How To Check Your USB Devices For Unsafe Firmware

Your USB peripherals may be making your PC vulnerable to hackers. The data security firm Eclypsium reports that the majority of Windows and Linux-based peripherals use “unsigned” firmware that leaves them open to all manner of attack—ransomware, spyware, and even full-on device takeovers.

Firmware is “unsigned” if it doesn’t use a validation key—the “signature,” so to speak—to verify if drivers and updates come from the manufacturer, making it possible to accidentally download and install fake drivers that contain the malicious code.

Hackers have successfully exploited unsigned firmware on USB mice, laptop trackpads, and even routers, but the entire gamut of Windows and Linux hardware can use unsigned firmware—including graphics cards, hard drives, webcams, and everything in between.

Unfortunately, the issue can’t be “fixed” without a device’s manufacturer rolling out new, signed firmware. The Eclyspium report notes that several hard drive manufacturers updated their HDDs and SSD to only accept signed firmware as the risks of unsigned firmware have become better known, and many other companies have updated their devices in response to verified threats, but many other devices remain at risk.

And even if a device gets the proper update, many of them require the user to download and install it themselves. You can’t exactly update a wireless mouse or USB hub’s firmware like you can a smartphone.

That said, the reports from Eclypsium and other sources make it clear we all need to check our devices for unsigned firmware and drivers. Even if you can’t ultimately update all of your peripherals’ firmware, it’s still worth knowing which ones are potentially at risk of installing fake drivers. Here’s how to check for unsigned firmware and drivers on Windows:

  1. Open the Windows Start menu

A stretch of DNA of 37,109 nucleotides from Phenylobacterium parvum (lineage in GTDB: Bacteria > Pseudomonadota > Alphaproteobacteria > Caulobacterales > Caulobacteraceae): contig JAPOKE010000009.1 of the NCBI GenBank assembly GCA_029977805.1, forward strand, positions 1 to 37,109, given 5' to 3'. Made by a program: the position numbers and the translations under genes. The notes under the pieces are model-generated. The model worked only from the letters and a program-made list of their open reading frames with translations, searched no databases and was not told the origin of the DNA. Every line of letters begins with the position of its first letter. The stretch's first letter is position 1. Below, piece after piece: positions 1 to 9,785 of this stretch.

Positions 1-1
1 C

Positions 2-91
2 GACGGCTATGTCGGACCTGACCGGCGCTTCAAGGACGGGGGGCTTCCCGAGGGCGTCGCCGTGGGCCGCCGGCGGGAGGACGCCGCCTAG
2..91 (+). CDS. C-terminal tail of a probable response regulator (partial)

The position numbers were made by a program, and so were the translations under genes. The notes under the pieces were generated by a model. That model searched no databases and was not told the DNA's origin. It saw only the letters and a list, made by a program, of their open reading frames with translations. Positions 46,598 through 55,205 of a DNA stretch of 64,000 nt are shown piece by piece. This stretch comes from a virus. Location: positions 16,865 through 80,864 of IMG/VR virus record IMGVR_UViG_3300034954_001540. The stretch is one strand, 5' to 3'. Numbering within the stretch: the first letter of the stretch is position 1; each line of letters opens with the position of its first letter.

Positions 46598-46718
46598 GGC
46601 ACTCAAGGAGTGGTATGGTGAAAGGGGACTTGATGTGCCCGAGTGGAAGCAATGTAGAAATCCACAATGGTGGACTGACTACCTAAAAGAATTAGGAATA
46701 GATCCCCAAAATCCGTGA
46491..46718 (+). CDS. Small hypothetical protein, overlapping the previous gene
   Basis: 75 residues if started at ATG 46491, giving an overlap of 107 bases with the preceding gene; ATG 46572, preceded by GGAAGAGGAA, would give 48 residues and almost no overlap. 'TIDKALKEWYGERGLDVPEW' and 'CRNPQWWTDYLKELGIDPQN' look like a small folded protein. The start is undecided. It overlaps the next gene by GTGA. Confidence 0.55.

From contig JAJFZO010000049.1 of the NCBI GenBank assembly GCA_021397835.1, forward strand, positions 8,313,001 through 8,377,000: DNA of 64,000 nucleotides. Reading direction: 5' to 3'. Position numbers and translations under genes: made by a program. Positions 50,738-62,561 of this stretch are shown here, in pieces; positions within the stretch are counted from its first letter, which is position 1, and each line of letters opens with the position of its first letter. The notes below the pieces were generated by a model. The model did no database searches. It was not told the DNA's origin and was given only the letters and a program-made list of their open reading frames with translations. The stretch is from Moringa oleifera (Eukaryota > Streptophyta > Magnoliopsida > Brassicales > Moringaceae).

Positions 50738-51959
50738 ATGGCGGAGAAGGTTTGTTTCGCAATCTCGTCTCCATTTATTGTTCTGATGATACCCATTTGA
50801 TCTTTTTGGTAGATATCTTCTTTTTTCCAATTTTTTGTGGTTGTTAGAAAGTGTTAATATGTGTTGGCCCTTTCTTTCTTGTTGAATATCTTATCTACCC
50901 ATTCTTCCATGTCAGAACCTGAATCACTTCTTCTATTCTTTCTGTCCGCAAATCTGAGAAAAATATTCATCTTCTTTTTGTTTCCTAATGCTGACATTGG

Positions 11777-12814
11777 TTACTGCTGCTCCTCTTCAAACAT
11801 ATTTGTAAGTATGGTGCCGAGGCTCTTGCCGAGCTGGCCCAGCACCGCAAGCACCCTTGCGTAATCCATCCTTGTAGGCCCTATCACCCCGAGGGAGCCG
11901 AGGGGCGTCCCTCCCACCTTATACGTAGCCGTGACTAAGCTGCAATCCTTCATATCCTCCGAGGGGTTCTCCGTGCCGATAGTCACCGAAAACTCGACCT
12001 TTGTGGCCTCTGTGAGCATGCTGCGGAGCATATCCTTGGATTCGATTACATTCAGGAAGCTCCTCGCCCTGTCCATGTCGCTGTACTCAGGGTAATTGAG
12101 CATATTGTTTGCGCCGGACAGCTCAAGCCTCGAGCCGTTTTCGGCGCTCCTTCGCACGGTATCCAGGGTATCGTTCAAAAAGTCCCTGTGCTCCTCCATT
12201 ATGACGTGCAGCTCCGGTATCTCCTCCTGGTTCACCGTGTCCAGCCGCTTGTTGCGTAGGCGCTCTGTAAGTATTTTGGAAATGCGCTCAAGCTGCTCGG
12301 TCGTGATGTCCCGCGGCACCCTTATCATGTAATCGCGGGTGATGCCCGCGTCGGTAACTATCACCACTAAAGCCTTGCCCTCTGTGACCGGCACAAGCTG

2. Search for and run “Device Manager”

  3. In the Device Manager, right-click a device then click “Properties.”

  4. Go to “Driver” tab. You should also see a “Digital Signer” listed; if it’s blank or it’s listed as “Unknown,” then the firmware is unsigned.

  5. Next, click “Driver details.” A new window will pop-up with a list of installed drivers for that device. Signed drivers will have a certificate icon next to them like those in the screenshot above. You should also see the Digital Signer for the driver listed below, which should match the Digital Signer in the “Driver” tab.

Linux users can also verify if a device’s firmware is signed, but the exact steps will vary between Linux distros.

Check for software updates on any devices using unsigned firmware or drivers that you find. Note that even the most up-to-date firmware you download directly from the manufacturer may still be unsigned, in which case you need to make sure you’re updating the device’s drivers properly. This can be done by using your operating system’s built-in driver update tool; the manufacturer’s first-party update tool (if available); or by only downloading and installing updates directly from the company’s official website.


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